We spoke to the First Lady of Crazy about the new album, working with Timbaland and that nutty Oscars swan dress thing…
We heard that when you first came to London, you didn’t understand it until you watched French and Saunders… [Note to non-Brits: French and Saunders was the sketch show that launched Ab Fab.]
I think I was saying that when I lived there I didn’t really watch television except for comedy. But that’s England for you. Comedy is so important there.
Did you see when Dawn French did that piss-take of you rolling around in the back of a lorry?
Yeah, it was when I was there. I sent her a letter and thanked her.
You weren’t insulted?
No! Come on! You’ve got to have a laugh, right?
So, the new album. And collaborations with Antony of …and the Johnsons and Timbaland…
With Antony it was quite organic ’cause we have mutual friends and I heard about him a few years ago and it sort of became almost gradual until it was like, ‘Shall we do something then?’
With Timbaland it was completely different. We wrote those songs a year ago and after that his life got incredibly busy. He wend and did the Justin Timberlake thing and the Nelly Furtado thing and just didn’t have a lot of time so I ended up finishing the songs myself, which wasn’t a bad thing and I felt honoured that he trusted me. Me and Timbaland have this long-distance respect thing. Even if we didn’t know each other, we’d been listening to each other’s records a lot and there was this small sectin where both Bjork and Tim can live. And it was interesting going into the studio and in three hours we had seven songs or something.
It’s like speed dating.
Yeah, I thought, ‘I’ve never worked like this: how fast!’ and he said to me, ‘I’ve never worked like this: how fast!’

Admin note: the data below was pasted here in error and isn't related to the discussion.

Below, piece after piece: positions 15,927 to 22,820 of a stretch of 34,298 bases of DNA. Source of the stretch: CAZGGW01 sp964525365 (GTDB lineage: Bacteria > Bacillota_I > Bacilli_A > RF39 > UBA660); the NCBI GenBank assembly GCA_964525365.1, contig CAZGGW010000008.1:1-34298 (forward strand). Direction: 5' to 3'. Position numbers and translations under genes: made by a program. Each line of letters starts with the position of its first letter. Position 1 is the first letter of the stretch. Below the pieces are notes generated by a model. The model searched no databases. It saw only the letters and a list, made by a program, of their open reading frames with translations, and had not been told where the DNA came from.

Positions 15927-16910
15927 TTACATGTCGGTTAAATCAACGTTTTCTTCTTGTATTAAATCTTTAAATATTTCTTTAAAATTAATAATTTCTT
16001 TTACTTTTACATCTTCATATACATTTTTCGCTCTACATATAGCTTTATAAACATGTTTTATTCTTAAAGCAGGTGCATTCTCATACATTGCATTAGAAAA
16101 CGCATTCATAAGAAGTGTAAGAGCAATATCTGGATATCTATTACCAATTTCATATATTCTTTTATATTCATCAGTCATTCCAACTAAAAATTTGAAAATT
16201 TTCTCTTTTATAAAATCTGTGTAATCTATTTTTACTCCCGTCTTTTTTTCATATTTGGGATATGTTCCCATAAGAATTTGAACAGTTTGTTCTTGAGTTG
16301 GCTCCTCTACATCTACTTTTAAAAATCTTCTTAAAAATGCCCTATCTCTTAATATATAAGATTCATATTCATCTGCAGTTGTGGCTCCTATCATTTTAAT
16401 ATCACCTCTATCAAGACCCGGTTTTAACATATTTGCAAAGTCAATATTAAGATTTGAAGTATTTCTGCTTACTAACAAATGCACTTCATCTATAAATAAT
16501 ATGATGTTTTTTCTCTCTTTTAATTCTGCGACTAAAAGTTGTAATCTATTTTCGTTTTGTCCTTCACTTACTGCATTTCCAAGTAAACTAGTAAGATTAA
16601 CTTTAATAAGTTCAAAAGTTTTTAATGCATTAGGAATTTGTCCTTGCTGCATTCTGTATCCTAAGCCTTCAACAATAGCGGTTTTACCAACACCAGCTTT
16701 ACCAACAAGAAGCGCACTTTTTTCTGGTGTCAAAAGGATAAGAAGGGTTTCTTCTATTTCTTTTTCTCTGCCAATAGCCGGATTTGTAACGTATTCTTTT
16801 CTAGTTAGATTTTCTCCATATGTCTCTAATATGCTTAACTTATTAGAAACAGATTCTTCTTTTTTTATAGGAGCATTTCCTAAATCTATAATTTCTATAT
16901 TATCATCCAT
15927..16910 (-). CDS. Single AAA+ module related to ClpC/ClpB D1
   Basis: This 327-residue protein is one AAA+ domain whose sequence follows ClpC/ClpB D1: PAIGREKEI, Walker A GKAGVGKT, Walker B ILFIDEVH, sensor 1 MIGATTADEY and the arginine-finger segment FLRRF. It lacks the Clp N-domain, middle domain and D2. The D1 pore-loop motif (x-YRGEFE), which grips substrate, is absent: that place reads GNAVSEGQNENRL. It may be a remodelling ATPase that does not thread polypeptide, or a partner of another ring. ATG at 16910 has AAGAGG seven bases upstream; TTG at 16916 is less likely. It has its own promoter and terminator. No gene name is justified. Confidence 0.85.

Why did you choose to live in New York when you used to live in London?
A mix of things. It’s not somewhere I’ve wanted to live all my life or anything like that. it’s different from London in that London was always the big city next to Iceland and I remember going to London when I was 16 with all my pocket money. I really did love London but there was a time when I had the paparazzi hanging outside my bush.
That sounds rude!
That was a mistake [laughing]. You could take it that way as well if you want. I’m not judging people who thrive on that sort of attention but i don’t.
Did you feel invaded?
It made me feel like expanded into this monster and if I blinked my eyes then fifty people would know about it. I find it a very interesting thing. I can read about it. All this about Anna Nicole Smith in the papers, I’m fascinated by it. I just don’t want that to be myself. Another of the reasons I ended up in New York was I don’t get followed around here, which is amazing. And my boyfriend’s from here…
People still talk about your amazing Oscars dress, don’t they?
For me, going to the Oscars, it just felt ridiculous. It was just so tacky. Maybe tacky’s not the right word but because I’m not an actress… The songs that win the Oscars are like Phil Collins doing jungle music for a Disney cartoon. It’s like, respect but it’s got nothing to do with me so I really didn’t feel I fit into this world and I guess it sort of backfired on me. I was trying to be a bit tongue-in-cheek with that dress. I brought these six ostrich eggs and I was placing them on the red carpet and all these lifeguards [bodyguards] for the stars kept running up to me and going, ‘Excuse me ma’am, I think you dropped something.’ And I just thought the whole thing was really funny. If I’d gone to the BAFTAs and on the red carpet I’d left these six eggs, they would have just taken the piss out of me, obviously, because I’m an easy target. The joke’s on me. But you should have a sense of humour about yourself.
The album Volta is out now.